Getting to Yes, And

Dr. Marisa Porges: What Girls Need


Dr. Marisa Porges

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Kelly has a fascinating conversation with Dr. Marisa Porges who currently runs The Baldwin School outside of Philadelphia, but she also worked in the Obama White House and flew fighter jets for the Navy.

There is a certain segment of the population that thinks the world has become a level playing field for women and minority communities, but you cite a lot of data that says that just isn’t true.

“In my current work running a girls school for girls aged four years old to 18, but also my previous career navigating mostly male dominated industries in the national security space and elsewhere, really taught me that we need to be teaching our girls a different set of skills. And the book argues that all kids need to be empowered in the workforce and future world. But I also think that we need to give our girls a competitive advantage to help close the gap that they're currently facing in the real world. I mean, the reality is pre pandemic, the research would say that it would take about 108 years to close the gender gap.”

You have a story you tell in the book about being in the Oval Office in a meeting with President Obama that you later regretted.

“To have a meeting with the leader of the free world, and in the course of the entire hour sitting literally across the table from the President I didn't say an entire thing.  It was such a core example of the moment where I  thought I was an empowered woman and had earned a seat at the table and then didn't use it effectively and didn't speak out and use my voice,  that I now use it as a way to tell our girls, we need to practice, we need to work on it, we need to not just get to the table, we need to know what we do when we get there.”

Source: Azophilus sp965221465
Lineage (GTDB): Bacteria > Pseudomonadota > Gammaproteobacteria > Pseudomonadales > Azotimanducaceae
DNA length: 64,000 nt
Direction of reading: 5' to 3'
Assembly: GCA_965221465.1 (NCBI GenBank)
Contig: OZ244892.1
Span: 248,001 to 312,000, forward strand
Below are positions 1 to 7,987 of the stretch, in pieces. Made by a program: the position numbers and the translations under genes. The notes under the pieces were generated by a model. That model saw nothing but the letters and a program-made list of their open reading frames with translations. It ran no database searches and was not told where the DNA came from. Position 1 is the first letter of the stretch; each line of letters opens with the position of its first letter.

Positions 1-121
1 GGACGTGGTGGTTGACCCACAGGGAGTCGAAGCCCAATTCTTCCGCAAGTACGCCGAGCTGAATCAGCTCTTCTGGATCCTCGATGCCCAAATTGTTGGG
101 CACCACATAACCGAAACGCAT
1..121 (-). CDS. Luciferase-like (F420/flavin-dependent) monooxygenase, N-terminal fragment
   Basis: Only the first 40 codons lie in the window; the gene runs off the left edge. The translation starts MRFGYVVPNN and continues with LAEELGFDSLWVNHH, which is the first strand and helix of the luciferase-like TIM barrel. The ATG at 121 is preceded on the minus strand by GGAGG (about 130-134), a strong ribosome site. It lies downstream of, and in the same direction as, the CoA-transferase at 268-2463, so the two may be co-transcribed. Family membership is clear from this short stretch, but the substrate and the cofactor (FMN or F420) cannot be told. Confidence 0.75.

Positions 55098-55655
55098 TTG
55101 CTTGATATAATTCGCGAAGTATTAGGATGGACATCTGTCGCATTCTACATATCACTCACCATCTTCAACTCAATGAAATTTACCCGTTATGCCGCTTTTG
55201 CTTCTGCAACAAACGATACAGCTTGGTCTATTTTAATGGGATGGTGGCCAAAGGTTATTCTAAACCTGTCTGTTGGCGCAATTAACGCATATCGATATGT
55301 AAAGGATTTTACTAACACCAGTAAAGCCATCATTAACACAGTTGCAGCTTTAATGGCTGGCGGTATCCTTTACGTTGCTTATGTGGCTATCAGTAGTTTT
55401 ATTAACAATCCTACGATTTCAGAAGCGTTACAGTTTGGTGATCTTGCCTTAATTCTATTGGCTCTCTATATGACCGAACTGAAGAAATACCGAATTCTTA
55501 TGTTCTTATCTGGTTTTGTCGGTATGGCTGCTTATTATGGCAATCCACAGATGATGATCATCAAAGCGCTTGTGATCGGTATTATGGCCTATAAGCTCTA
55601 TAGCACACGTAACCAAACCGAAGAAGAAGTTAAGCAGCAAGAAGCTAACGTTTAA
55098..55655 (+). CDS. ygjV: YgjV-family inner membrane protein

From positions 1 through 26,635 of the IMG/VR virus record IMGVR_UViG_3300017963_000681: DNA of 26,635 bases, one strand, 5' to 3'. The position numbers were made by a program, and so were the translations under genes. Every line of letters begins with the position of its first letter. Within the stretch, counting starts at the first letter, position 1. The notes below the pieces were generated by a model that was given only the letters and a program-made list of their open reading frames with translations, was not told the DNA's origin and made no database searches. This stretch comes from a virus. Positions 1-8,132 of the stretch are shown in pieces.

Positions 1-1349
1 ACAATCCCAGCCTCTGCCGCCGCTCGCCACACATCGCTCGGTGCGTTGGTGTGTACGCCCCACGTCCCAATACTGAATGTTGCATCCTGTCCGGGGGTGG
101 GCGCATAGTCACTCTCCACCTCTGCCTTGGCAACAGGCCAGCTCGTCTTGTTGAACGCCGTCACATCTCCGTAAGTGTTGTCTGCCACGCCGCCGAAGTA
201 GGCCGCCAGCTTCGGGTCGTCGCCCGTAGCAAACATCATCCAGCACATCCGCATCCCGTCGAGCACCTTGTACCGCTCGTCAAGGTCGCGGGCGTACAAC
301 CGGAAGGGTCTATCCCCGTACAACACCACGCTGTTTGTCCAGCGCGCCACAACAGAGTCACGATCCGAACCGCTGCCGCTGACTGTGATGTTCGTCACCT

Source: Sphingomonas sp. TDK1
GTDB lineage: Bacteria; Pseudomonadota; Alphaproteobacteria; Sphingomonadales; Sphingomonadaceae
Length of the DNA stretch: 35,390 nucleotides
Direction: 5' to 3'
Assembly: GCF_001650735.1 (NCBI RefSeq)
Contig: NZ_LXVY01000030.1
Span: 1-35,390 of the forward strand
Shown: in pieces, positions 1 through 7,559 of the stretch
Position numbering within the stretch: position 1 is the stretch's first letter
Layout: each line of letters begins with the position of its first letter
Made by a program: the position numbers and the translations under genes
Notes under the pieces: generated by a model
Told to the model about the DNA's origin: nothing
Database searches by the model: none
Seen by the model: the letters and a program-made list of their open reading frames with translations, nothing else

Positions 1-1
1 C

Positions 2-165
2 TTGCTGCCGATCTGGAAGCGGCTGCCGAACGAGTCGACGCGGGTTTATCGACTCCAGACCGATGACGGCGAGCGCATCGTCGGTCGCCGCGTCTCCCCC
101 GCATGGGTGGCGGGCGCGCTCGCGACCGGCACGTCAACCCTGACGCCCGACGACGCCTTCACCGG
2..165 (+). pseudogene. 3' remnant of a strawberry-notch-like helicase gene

You have an interesting take on how competition is often thought of as a bad thing, but for girls, competition is a great way to prepare you for the professional world.

“You see that in a lot of environments girls are not encouraged to lean into their competitive nature to want to win -  not at all costs - but when it means being your best.  It's part of the reason why my middle school girls are likely to opt out of competitive sports twice as often as boys.  And we see the same thing play out through high school such that by the end of high school 50% of women have opted out of those team sports that they could play at school. And yet we all know that the things you learn in those environments it's about being your best, performing your best,  being okay with winning and losing. And also things like resilience and team spirit that really make a difference in the working world and in the professional sphere that rewards a competitive nature, that rewards trying your best and putting yourself out there.”

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